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Home » UK’s Stock Market is in a ‘doom Loop’ That’s Undermining London’s Status as a Global Financial Capital, Investment Bank Says

UK’s Stock Market is in a ‘doom Loop’ That’s Undermining London’s Status as a Global Financial Capital, Investment Bank Says

by Harley Bennett
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Britain’s market for small and medium sized stocks is shrinking rapidly, challenging London’s status as a international financial center, according to UK investment bank Peel Hunt.

A lack of initial public offerings, along with a flurry of takeovers by overseas and private equity firms, mean there are more companies leaving the UK market than joining it. The trend is particularly pronounced for the FTSE Small Cap Index, which Peel Hunt says has lost 10% of its members and 20% of its market capitalization this year.

“We are currently in a doom loop, where valuations are low, liquidity is reducing, investors are seeing withdrawals and there is little desire to IPO,” Charles Hall, Peel Hunt’s head of research, wrote in a report. “If this continues, the UK could lose a crucial part of its financial ecosystem.”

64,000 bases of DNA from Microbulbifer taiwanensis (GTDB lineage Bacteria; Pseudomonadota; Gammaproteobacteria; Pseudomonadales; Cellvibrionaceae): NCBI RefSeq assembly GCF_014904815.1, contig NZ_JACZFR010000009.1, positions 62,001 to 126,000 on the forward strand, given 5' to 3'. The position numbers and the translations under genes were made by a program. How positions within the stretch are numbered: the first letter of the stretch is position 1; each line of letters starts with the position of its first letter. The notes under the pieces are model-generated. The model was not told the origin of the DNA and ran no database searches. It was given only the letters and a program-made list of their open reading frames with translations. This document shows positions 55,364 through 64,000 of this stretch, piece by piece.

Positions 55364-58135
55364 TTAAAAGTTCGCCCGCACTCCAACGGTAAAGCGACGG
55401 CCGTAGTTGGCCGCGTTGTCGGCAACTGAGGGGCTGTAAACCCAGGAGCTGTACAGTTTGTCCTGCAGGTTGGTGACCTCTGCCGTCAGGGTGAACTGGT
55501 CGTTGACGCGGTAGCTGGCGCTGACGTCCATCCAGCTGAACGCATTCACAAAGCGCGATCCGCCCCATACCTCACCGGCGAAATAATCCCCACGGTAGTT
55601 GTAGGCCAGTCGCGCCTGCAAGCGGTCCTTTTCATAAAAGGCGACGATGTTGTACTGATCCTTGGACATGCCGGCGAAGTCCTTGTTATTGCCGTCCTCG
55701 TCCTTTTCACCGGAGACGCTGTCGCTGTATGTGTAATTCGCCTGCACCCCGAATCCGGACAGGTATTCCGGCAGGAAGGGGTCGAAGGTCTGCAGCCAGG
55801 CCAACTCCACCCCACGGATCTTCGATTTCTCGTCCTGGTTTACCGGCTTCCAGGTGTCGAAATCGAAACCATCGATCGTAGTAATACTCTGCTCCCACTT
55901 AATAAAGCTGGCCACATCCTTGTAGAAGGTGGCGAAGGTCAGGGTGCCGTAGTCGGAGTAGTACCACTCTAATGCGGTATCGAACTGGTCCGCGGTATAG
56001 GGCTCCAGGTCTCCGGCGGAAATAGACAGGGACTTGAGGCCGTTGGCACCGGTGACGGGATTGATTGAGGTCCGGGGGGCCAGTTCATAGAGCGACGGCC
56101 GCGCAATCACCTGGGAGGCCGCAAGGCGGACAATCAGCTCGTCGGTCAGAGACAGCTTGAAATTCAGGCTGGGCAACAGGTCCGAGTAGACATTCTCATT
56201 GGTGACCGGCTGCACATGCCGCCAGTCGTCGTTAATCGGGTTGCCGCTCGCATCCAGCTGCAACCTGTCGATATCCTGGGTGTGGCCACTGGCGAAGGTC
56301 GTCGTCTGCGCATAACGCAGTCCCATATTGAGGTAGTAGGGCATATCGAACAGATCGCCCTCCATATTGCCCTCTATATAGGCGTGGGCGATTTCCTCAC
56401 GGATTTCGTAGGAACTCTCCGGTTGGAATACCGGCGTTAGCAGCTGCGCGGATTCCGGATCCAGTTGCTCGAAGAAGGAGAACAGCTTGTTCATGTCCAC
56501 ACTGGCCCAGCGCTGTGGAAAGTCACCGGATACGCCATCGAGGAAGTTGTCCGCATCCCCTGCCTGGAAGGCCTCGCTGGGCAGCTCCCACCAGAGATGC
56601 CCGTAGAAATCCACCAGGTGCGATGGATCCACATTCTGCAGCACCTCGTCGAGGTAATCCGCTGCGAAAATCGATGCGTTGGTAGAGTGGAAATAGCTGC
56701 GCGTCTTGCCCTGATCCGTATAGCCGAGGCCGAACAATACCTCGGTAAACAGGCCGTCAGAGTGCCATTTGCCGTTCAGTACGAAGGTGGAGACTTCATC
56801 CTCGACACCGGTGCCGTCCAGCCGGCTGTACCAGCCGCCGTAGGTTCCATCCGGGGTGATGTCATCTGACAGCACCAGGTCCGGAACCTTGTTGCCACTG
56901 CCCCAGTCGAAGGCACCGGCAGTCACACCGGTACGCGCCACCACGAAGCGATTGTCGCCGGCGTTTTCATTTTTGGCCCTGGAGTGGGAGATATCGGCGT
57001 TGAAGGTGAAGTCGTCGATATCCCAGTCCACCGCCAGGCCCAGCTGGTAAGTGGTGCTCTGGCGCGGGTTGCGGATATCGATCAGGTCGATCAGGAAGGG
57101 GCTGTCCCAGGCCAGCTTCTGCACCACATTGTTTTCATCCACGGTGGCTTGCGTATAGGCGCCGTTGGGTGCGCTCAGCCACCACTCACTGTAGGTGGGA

While Peel Hunt’s analysis focuses on Britain’s smaller companies, the bluechip FTSE 100 has also been suffering. London lost its status as Europe’s biggest stock market last November, extending an equity slump that stretched back to Britain’s vote to leave the European Union in 2016. A recent rise in oil prices allowed the UK’s commodity-heavy gauge to regain the crown, but the market is still struggling amid a floundering economy and a trend of companies fleeing to New York for listings.

That includes would-be UK market champions that have chosen to list in the US, like chip designer Arm Holdings Plc, and firms that have shifted their primary listings to New York, like Irish building materials firm CRH Plc. Listings flops for several high profile London IPOs over recent years — including Aston Martin Lagonda Global Holdings Plc and Deliveroo Plc — haven’t helped.

A shrinking pool of stocks weighs on economic growth and investment, and becomes a vicious cycle for investor flows, Hall wrote. Peel Hunt’s analysis shows that 27 companies with a market capitalization of more than £100 million ($122 million) have received M&A offers so far this year, mostly from financial buyers or foreign suitors, and may therefore exit the market. Among them are FTSE 250 members Dechra Pharmaceuticals Plc and Network International Holdings Plc.

Hall said upcoming regulatory reforms for UK capital markets are welcome, but that attracting investment in smaller stocks also needs to be addressed by reforming taxation measures.

Source : FORTUNE

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